Before we get started, let’s take a moment to consider what it was that made you click on this post. Who are you thinking of right now? Toxic people come in all forms: friends, family, significant others, coworkers– they don’t discriminate. I’d like you to take a couple seconds to listen to your intuition. What is your gut telling you about the person you’re thinking about?
Identifying Toxic People
There are several warning signs to watch for when considering if you’re in a toxic relationship. Here are 10 of the most common warning signs of toxic people.
Staying in the Relationship
Consider your values, and then consider the values of the person you’ve been thinking of. Values include concepts such as respect, compassion, trustworthiness, and happiness. If you were to make a Venn diagram of your values versus the values of the person in question, how many would overlap? Which values, if any, are you willing to compromise by staying in the relationship? What might life be like if you choose to stay?
Let’s get real for a moment. Remaining with toxic people rarely resolves the issue. Instead, by staying in the relationship, it teaches the person that you are willing to put up with the grief they put you through. Though it may not seem like that to you, let’s take a look at the facts. Have you ever threatened to end the relationship if they didn’t change their behaviors, and then you didn’t? What message might you be sending by allowing them to continue to treat you with disrespect?
The unfortunate reality is, as much as we’d love to change people sometimes, there is nothing we can actually do to change them. Until a person decides to change for themselves, trying to force someone to change is a losing battle. The good news is, you CAN change yourself! Although toxic people can make you feel powerless, you ultimately have the power over your own life. It has to start with you.
Talking to Toxic People
- In the wise words of Michelle Obama, “When they go low, you go high.” Be respectful even if they disrespect you. Be calm even if they yell. Do not give the person the satisfaction of making you out to be the bad guy.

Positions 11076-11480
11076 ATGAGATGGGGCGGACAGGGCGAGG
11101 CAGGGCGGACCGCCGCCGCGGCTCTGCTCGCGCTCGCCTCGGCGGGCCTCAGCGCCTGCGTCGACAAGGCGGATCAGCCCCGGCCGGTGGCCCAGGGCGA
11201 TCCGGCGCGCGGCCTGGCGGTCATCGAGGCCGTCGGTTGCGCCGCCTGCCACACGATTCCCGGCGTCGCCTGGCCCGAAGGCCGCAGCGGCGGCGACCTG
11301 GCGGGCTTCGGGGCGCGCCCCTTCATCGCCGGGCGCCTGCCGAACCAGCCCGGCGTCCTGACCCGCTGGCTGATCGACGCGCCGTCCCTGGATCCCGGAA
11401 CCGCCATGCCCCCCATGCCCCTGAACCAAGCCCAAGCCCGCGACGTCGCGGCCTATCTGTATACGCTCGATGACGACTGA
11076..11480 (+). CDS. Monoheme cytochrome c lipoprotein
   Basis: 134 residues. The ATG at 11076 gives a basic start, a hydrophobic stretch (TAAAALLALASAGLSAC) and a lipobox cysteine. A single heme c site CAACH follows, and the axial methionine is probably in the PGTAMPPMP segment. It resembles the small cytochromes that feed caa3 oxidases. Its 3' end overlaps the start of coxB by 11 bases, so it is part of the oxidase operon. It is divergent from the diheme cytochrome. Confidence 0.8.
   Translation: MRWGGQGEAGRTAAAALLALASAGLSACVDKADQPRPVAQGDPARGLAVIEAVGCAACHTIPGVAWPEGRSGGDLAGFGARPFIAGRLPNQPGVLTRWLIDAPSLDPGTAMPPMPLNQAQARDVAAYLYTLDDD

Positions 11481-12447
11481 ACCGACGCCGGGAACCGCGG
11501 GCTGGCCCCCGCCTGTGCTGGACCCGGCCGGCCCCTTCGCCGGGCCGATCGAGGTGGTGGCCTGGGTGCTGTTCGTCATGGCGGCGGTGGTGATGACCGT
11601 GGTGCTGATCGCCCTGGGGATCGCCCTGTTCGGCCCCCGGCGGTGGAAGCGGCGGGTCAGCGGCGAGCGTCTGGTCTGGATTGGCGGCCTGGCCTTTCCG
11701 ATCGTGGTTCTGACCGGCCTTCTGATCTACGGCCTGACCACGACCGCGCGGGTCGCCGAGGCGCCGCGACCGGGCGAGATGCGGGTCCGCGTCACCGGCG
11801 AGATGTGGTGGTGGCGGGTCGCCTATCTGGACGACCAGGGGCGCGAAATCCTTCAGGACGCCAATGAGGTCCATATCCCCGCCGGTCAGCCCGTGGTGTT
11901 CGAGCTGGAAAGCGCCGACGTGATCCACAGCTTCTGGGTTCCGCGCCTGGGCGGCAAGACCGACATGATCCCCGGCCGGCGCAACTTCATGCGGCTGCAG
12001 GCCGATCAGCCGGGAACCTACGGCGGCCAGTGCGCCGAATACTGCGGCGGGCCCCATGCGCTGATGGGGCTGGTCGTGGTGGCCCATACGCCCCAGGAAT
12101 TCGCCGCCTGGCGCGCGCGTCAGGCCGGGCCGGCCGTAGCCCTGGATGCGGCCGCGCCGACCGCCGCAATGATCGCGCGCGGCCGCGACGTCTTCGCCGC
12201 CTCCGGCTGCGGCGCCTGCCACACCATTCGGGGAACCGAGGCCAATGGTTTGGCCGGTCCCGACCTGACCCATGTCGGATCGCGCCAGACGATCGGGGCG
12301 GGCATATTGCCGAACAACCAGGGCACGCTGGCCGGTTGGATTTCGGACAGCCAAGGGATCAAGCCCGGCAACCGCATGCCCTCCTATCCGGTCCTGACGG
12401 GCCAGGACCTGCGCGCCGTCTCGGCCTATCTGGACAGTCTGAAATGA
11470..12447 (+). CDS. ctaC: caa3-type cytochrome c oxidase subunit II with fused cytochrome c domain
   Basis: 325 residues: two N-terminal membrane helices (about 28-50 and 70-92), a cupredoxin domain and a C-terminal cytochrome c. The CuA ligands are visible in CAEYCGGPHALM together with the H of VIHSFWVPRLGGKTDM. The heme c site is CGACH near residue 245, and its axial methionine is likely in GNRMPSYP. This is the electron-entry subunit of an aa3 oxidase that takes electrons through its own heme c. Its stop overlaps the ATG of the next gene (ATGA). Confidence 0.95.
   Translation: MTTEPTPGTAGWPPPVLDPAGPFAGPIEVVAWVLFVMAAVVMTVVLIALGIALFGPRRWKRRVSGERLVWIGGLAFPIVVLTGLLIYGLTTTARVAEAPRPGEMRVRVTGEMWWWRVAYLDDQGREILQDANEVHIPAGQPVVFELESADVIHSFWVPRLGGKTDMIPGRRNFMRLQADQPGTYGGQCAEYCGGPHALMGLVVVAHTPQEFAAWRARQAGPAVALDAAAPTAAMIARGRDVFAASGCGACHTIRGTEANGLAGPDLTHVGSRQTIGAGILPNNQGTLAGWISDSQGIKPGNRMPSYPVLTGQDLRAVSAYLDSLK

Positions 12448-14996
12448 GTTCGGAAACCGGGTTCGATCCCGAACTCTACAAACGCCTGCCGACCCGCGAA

- Talk about how you feel. Avoid pointing fingers even though you may be sure that you’ve been wronged. For example, instead of saying “You never listen to me,” try “I don’t feel heard when I talk to you.”
- Be specific. Toxic people tend to bring up the past and fight dirty. Ensure that you stay on topic by providing meaningful, specific, current examples.
It’s Okay to Leave
It is always okay to leave a toxic relationship. You deserve relationships that empower you and make you feel loved. If you are not getting that, it is absolutely okay to end the relationship. If you’ve decided it’s time to leave, just remember that it takes courage. Things may get worse in the short-term, but remember that you’ve made a choice for your present and future well-being.
- Find a trusted friend or two to help keep you accountable. Remember that toxic people may try to make you feel guilty for leaving. Have someone you trust to remind you that it’s okay.
- Write down all the ways your life will be better when you end the relationship. Keep it in a place that you can see so that when you’re feeling weak, you can turn back to a time you felt confident about your decision.
- Make sure you take care of yourself. Though you may feel instantly better after leaving the toxic relationship, it is likely that you invested a lot of yourself into that person. Make sure that you take time to surround yourself with supportive people. Make sure you are eating well. Go to bed at the same time every day and get up in the morning even if you don’t feel like it. Do the things that you enjoy.
You can do this! And if you feel that no one else is in this with you, know that I am supporting you from afar.